A procuring agency reasonably required all members of a SDVOSB set-aside GSA Contractor Team Arrangement to possess a certain Federal Supply Schedule contract and Special Item Number.
In a recent bid protest decision, the GAO held that restricting CTAs to holders of a certain Schedule and SIN was appropriate because all of the supplies to be procured fell within the identified Schedule and SIN.
The co-owner of a Missouri construction company faces the likelihood of 51 months in jail after pleading guilty to SDVOSB fraud charges.
According to a Department of Justice Press release, Michael Parker admitted that he and his father, Warren Parker, falsely claimed that Warren was a service-disabled veteran in order to receive more than $7 million in SDVOSB contracts.
A service-disabled veteran-owned small business was awarded its attorneys’ fees for successfully appealing the SBA’s decision that the company was not an eligible SDVOSB.
In what seems to be the first decision of its kind, the SBA Office of Hearings and Appeals held that the prevailing party in a SDVOSB appeal may be entitled to recover attorneys’ fees under the Equal Access to Justice Act.
In a crushing blow to SDVOSBs, the U.S. Court of Appeals for the Federal Circuit has denied the appeal of a lower court decision allowing the VA to procure goods and services using the Federal Supply Schedule without first considering whether SDVOSBs can satisfy the requirement.
Rejecting well-stated objections by a dissenting judge, a two-judge majority held that the purpose of the “Veterans First” rule is to ensure that the VA meets its SDVOSB goals, and that so long as the VA meets its SDVOS goals, it is free to procure services and supplies from the Federal Supply Schedule without first considering a SDVOSB procurement.
Last week, the U.S. House of Representatives passed the 2015 defense authorization bill. The House-passed version of the 2015 National Defense Authorization Act would transfer VetBiz SDVOSB verification from the VA to the SBA.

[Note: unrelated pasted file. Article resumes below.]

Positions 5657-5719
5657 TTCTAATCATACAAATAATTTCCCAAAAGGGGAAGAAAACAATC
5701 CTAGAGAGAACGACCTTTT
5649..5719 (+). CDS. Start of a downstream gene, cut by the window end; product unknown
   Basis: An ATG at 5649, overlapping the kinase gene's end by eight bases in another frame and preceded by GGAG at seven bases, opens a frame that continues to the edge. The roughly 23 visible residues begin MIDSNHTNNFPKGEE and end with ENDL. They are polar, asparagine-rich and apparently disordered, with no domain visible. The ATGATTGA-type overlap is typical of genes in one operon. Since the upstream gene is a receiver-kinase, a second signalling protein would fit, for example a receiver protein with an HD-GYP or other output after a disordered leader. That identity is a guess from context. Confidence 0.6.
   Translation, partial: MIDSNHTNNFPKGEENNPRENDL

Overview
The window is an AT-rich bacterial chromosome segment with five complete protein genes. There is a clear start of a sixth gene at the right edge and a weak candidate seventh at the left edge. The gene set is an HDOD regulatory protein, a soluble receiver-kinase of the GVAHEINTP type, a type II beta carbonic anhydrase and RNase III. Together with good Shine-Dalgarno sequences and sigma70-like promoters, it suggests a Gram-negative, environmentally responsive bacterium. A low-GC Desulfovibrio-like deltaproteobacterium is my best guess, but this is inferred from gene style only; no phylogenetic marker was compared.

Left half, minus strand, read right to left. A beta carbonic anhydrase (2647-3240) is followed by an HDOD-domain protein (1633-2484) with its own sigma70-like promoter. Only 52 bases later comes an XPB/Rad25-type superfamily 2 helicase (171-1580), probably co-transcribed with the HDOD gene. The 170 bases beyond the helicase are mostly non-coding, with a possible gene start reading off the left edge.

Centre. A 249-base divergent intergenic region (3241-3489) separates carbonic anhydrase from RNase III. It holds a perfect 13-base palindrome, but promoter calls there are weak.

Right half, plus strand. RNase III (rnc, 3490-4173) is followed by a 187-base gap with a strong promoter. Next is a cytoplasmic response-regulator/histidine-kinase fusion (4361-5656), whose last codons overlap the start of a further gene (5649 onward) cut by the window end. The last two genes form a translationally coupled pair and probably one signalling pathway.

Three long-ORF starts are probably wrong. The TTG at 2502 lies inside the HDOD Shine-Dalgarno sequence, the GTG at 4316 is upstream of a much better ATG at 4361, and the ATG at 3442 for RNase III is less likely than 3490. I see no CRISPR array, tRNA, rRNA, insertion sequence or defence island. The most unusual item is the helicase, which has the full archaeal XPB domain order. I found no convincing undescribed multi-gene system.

If the Senate agrees, and the President signs the bill into law, the process of transferring SDVOSB verification from the VA CVE to the SBA could begin later this year.
The definition of a “service-disabled veteran-owned small business” would be standardized under a new bill introduced by Senators Angus King and Richard Burr.
The King-Burr bill, S.2334, could resolve a serious problem: under current law, the requirements to qualify as a SDVOSB vary (in some cases, significantly) depending on whether an acquisition falls under the VA’s SDVOSB rules or the SBA’s SDVOSB rules.
The King-Burr bill also directs the GAO to study whether it is practical to implement a Government-wide SDVOSB verification system.
The VA failed to verify the accuracy of a contractor’s representation that it was a veteran-owned small business, according to a new report issued by the VA’s Office of Inspector General.
According to the VA OIG, the VA failed to verify the claim of Westar Development Company, LLC to be a VOSB–and “[t]he evidence does not support a finding that Westar is or ever has been a Veteran-Owned Small Business.” The VA’s failure to verify Westar’s VOSB status is just one of many serious flaws identified by the VA OIG in its audit of the award of a major VA lease to Westar.